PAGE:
Politicians, the news media, and academics have been paying more attention to rural America since rural residents voted in unprecedented numbers for President Trump in 2016. But the focus on Trump has tended to result in articles and research that oversimplify rural America as mostly populated by white conservatives, Christopher Ingraham


for The Washington Post.

But that narrative doesn't reflect the "messiness and complexity of rural life," Ingraham writes. He should know: he

moved to a rural Minnesota town

 a few years ago after he offended residents by noting in a story that it was dead last in a nationwide ranking of most desirable places to live.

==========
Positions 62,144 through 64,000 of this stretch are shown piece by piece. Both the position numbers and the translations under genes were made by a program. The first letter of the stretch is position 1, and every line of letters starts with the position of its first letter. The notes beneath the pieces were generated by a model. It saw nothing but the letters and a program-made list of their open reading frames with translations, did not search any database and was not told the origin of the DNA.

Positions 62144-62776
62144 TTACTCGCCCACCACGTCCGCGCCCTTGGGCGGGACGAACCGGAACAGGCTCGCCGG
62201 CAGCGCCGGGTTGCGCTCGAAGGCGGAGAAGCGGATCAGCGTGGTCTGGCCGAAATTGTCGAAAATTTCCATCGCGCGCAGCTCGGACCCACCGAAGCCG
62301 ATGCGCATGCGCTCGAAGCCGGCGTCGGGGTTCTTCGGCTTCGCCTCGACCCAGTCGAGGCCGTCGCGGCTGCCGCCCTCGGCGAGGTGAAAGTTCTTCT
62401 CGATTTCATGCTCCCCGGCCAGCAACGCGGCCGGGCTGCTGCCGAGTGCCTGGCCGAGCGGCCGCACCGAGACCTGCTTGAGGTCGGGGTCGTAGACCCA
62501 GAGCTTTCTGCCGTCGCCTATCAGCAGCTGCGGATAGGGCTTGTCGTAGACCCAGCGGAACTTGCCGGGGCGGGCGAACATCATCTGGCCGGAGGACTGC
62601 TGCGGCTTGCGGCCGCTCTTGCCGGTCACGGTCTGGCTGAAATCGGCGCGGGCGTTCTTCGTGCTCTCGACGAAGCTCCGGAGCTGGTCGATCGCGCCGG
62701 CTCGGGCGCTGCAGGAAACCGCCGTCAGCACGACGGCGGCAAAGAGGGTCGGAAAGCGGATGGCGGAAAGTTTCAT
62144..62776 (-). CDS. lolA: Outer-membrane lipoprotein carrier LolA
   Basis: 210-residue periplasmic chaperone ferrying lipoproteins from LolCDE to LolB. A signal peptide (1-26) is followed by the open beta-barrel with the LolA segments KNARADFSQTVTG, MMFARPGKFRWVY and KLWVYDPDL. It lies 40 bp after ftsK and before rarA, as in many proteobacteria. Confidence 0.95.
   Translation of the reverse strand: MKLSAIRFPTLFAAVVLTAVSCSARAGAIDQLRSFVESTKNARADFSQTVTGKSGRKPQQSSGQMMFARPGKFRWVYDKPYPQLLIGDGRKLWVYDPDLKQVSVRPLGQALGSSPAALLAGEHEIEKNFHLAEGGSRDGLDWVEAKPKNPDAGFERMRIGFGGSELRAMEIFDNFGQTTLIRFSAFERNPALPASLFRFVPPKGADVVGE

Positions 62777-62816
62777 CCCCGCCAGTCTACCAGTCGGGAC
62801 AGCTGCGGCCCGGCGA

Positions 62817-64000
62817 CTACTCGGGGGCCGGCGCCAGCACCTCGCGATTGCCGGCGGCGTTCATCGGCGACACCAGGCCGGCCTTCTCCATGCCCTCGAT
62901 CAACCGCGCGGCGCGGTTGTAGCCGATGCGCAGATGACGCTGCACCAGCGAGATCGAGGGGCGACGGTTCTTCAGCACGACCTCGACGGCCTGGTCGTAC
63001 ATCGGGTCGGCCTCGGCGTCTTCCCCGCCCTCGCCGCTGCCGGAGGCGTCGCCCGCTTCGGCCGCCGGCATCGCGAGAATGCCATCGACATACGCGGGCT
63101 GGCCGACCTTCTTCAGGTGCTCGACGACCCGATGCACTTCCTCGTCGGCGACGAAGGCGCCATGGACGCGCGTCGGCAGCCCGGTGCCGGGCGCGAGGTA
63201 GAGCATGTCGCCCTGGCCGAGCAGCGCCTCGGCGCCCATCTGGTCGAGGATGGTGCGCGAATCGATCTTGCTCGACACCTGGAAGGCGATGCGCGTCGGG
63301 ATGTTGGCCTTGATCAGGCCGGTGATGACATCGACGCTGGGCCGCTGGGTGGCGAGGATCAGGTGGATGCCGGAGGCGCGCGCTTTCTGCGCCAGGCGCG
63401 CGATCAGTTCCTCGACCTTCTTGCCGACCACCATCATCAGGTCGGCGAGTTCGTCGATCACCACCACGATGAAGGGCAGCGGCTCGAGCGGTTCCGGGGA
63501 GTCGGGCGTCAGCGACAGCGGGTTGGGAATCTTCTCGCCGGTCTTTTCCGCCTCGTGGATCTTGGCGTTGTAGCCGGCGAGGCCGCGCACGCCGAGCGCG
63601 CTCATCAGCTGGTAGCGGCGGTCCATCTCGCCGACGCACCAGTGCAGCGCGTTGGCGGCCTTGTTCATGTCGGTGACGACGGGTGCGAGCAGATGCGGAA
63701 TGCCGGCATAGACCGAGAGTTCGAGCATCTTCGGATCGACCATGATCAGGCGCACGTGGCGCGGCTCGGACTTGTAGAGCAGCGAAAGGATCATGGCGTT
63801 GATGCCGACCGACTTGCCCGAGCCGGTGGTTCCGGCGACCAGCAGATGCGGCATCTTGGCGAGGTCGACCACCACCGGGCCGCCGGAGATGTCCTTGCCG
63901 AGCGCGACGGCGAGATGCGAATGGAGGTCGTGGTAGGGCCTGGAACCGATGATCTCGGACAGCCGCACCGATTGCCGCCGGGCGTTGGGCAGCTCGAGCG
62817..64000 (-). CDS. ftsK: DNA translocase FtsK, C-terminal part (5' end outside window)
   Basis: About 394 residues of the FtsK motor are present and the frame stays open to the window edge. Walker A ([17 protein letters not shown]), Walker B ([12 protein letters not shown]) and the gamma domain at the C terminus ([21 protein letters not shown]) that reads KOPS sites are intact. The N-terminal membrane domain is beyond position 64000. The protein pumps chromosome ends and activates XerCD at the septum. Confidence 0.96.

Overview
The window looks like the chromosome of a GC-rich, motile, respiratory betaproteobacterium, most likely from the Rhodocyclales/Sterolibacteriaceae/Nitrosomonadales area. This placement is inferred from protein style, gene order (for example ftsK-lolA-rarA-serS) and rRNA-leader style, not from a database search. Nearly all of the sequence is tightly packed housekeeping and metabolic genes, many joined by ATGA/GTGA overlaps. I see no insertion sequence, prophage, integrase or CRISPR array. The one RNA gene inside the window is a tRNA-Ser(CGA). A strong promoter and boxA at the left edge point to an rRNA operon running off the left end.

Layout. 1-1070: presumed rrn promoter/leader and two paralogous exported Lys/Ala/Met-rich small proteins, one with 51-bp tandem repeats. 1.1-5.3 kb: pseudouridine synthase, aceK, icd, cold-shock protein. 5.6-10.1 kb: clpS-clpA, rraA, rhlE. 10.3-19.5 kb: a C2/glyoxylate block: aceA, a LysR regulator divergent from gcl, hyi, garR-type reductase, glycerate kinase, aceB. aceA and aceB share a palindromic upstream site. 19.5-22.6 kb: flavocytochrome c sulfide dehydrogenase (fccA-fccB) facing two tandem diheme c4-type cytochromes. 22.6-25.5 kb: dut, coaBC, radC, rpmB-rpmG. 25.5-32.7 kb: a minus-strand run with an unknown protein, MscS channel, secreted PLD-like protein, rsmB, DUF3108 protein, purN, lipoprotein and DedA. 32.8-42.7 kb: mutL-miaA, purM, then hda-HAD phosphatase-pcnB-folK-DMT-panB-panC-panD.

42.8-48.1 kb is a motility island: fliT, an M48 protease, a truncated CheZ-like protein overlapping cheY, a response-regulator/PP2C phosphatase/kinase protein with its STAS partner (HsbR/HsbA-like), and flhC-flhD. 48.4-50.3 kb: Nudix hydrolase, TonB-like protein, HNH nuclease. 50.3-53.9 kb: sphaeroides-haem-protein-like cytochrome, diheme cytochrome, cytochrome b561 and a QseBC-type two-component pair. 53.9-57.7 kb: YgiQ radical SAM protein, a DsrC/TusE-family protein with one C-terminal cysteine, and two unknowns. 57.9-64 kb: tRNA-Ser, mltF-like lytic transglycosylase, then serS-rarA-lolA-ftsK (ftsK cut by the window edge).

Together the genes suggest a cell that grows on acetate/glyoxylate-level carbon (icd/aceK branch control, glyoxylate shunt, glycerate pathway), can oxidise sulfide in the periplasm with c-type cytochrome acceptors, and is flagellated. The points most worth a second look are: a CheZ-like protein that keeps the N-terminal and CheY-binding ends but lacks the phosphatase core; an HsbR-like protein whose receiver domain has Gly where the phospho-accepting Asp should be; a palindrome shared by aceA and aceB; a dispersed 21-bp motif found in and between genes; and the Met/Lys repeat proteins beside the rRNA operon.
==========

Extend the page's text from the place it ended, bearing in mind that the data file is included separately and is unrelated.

So, Ingraham offers a list of five myths about rural America to keep in mind when reading "sweeping pronouncements about rural America."

The first three myths are that rural is synonymous with Midwestern, white, and conservative. The fourth is that rural Americans don't care about the news, and the fifth is that rural America is the "real" America, Ingraham writes.

The first four myths build up to that last one, which Ingraham writes "may be the most pernicious myth — that life in rural America is more authentic, more American than life anywhere else. The intent of this narrative is to hold rural people up as exemplars of American life and ideals. But adhering to such simplistic avatars denies them much of their messy, complicated humanity. It reduces the rural experience to a crude caricature that advances the interests of a particular political viewpoint — a white, conservative one."

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